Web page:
Mindfulness in the waiting room

skeleton in waiting room

Mindfulness is about being fully aware in the present moment. Sometimes we set aside time for this — attend a session, create quiet time, go for a walk.

Other times it happens regardless of our lives happening around us — noticing our breathing while loading the clothes washer, looking into our dog’s eyes as we rub under her ears, stopping in our tracks to witness an especially spectacular sunrise.

The more aware of becoming aware, we begin to react less and respond more.

Simply noticing our thoughts and allowing them just as they are, with no attachment to them and nothing to fix.

Being a peaceful observer. Of our own minds.

And oh, do we get plenty of chances to practice. Whether we set aside time for them or not.

The other day I was reading while waiting for my car’s oil change. A very lovely woman of my same generation was also in the waiting area, catching up on her extensive video social media. At. Full. Volume.

The book I was reading? It was about mindfulness. Oh, the irony.

My first thought? Yep–a big, huge, Are you kidding me?!? Use headphones, for crying out loud!!! (reaction)

And then, I decided to practice. (response)

I took a deep breath, and settled deeper into my chair. I simply noticed the loud, personal, vulgar-language sounds from the recorded posts. I just observed my thoughts of judging this person’s obliviousness to others, recognizing my inner tension of feeling indignant. I simply sat with what all that felt like in my body and where I was feeling it.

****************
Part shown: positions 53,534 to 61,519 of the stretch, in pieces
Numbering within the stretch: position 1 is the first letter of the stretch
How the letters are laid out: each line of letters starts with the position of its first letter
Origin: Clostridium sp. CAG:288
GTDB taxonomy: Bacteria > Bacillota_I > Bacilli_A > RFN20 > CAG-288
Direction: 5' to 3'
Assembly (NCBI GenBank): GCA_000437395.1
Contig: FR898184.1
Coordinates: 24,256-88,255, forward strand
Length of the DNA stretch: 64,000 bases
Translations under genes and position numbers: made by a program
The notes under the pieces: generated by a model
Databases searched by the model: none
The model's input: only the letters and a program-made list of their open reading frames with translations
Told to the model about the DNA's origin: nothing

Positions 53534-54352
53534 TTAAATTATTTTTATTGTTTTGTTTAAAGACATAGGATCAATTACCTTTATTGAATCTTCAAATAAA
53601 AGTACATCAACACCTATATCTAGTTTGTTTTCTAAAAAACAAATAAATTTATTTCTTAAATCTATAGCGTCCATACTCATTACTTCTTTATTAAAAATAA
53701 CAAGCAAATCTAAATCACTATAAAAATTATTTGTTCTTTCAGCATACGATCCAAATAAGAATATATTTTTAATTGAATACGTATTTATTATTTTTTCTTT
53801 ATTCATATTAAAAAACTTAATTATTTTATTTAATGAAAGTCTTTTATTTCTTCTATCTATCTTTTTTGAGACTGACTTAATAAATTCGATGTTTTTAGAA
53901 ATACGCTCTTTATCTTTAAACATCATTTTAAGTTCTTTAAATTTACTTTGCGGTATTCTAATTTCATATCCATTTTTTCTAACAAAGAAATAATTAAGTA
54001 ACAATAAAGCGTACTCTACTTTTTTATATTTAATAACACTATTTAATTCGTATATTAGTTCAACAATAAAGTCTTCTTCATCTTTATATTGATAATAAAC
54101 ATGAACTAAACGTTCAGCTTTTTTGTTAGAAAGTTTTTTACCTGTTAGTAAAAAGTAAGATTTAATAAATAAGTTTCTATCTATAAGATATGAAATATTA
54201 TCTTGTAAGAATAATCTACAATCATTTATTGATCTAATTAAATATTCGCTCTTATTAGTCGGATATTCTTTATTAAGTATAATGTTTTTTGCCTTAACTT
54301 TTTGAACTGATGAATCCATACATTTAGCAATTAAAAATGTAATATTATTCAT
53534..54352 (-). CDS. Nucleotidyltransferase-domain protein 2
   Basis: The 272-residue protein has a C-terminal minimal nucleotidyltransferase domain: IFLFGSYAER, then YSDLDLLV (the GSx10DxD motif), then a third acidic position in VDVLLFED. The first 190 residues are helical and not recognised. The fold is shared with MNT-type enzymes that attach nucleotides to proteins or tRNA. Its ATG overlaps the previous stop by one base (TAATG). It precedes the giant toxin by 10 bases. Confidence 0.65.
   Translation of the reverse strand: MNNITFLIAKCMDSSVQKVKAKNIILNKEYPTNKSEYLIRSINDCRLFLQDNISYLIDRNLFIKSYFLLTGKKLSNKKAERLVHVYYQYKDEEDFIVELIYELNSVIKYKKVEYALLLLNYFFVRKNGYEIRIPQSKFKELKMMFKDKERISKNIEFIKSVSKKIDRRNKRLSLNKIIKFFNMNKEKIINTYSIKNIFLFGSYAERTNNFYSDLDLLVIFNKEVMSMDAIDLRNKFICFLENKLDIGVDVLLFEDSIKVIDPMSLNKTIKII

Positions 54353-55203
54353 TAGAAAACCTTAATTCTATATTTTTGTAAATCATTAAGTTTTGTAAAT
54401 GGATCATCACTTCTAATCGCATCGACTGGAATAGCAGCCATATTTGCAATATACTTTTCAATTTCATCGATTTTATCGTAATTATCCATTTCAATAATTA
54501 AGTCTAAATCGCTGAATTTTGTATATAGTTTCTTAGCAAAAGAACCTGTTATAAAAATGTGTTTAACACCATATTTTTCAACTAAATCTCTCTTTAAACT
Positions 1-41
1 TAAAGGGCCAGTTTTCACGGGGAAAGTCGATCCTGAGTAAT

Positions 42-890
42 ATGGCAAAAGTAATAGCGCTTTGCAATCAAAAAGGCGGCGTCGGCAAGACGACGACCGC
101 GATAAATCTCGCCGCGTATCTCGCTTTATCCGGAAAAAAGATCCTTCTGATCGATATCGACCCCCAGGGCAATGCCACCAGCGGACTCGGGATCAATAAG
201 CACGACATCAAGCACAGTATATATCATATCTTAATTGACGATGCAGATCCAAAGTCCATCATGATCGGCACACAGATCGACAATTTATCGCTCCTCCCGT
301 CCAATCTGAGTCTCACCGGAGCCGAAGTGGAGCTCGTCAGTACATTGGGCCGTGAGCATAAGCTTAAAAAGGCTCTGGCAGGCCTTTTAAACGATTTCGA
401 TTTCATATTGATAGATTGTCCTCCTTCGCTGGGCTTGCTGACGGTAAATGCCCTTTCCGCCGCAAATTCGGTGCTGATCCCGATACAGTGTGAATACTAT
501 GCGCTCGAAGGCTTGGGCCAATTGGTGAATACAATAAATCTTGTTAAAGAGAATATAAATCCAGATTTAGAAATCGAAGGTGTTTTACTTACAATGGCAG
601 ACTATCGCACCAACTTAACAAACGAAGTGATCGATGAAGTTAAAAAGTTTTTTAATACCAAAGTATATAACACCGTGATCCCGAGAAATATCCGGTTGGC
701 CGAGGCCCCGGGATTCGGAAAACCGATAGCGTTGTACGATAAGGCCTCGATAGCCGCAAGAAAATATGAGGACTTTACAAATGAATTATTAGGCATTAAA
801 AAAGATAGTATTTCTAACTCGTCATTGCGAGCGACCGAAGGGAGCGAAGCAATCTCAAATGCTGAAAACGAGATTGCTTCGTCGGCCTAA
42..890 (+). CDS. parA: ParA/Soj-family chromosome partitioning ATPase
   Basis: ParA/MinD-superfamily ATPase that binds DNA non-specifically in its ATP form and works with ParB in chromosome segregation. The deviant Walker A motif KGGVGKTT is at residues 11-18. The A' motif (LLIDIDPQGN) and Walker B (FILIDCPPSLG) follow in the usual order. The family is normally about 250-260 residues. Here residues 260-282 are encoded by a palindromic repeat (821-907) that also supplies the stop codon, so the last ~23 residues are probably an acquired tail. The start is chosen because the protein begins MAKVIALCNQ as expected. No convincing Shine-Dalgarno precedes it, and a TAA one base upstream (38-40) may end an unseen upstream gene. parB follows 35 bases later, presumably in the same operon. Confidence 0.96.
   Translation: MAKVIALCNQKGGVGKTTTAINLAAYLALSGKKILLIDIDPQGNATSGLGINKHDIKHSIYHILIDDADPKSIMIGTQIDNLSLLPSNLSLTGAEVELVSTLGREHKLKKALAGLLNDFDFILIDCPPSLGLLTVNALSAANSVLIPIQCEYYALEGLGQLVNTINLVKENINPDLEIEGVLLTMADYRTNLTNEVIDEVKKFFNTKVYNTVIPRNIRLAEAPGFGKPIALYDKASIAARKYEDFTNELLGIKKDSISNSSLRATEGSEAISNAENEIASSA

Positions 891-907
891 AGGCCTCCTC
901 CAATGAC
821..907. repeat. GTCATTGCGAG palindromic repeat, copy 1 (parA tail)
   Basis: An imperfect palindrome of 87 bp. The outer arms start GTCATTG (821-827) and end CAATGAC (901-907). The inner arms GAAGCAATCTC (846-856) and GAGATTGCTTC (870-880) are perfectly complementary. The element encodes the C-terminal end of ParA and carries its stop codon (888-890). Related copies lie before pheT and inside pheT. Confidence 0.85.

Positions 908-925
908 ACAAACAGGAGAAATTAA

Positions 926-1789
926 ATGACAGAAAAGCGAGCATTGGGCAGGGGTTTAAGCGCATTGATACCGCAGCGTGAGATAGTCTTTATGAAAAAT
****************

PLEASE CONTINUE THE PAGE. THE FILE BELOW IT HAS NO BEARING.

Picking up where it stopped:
Focusing on just sitting, and observing my thoughts, I got curious about them. And the whole thing just became interesting, and also spectacularly funny.

I was aware of being in it while in it. Which was immensely cool. And incredibly helpful. Becoming fully aware, the unpleasant situation became just a Thing. And then No Thing at all. And I felt great. (Of course, and thank you.)

So why did I immediately recognize the auto shop waiting area scenario as a mindfulness practice opportunity, yet totally missed the previous evening’s bickering with the love of my life as such?

That’s okay. Mindfulness is an ongoing process. I’ll have plenty of chances to practice.

Now on to you: When do you notice that you are present? When do you look back and see that you were not? Do you practice being an observer? When do you recognize this awareness? When does it seem to elude you? What benefits do you feel you’d receive with a greater sense of present-moment awareness?

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Photo by Allie Smith on Unsplash

 

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